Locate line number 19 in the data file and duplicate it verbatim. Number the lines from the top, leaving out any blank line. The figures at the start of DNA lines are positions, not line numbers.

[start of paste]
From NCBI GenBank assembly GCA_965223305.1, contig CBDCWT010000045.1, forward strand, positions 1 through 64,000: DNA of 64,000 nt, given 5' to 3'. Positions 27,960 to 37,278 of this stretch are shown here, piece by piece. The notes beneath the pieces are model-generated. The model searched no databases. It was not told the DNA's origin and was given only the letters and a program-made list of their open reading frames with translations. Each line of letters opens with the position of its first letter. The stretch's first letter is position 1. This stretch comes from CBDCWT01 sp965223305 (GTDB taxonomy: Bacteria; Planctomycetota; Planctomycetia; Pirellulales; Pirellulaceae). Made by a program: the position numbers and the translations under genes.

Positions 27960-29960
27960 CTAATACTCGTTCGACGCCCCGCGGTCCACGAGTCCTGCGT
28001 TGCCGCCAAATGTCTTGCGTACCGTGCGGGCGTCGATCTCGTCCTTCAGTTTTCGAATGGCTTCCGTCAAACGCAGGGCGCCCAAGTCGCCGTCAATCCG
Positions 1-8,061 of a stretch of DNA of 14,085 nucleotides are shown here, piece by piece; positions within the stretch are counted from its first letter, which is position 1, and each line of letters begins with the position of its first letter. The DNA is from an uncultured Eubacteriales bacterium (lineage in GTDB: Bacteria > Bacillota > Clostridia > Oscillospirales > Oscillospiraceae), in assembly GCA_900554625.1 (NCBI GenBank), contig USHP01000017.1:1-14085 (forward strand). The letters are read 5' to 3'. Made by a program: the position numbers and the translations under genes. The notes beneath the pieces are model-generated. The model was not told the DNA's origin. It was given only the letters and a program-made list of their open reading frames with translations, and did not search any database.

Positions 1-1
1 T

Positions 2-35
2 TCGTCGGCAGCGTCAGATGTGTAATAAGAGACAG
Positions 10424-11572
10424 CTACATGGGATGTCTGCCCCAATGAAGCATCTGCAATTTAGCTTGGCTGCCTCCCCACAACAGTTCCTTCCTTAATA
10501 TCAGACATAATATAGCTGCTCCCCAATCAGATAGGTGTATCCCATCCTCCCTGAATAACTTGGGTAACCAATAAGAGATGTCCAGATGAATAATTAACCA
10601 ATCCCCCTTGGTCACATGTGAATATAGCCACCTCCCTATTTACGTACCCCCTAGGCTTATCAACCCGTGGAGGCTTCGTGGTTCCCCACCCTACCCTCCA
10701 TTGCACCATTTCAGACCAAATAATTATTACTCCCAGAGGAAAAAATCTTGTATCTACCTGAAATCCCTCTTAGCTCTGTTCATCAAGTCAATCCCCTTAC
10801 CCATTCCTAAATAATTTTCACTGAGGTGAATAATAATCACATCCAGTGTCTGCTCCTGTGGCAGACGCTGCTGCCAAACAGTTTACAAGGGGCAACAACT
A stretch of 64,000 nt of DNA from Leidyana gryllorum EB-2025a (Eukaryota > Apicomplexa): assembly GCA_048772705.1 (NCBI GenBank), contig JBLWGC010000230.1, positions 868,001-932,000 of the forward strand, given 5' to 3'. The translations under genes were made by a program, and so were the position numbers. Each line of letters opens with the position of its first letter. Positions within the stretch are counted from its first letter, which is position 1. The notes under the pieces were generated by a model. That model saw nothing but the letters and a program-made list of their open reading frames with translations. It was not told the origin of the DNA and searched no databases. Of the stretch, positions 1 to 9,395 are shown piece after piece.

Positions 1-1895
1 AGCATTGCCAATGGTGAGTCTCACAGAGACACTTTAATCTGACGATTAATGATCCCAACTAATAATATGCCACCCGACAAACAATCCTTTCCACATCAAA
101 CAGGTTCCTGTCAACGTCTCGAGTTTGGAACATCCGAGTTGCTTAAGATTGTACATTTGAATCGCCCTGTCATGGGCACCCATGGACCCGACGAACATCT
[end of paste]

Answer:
101 CAGGTTCCTGTCAACGTCTCGAGTTTGGAACATCCGAGTTGCTTAAGATTGTACATTTGAATCGCCCTGTCATGGGCACCCATGGACCCGACGAACATCT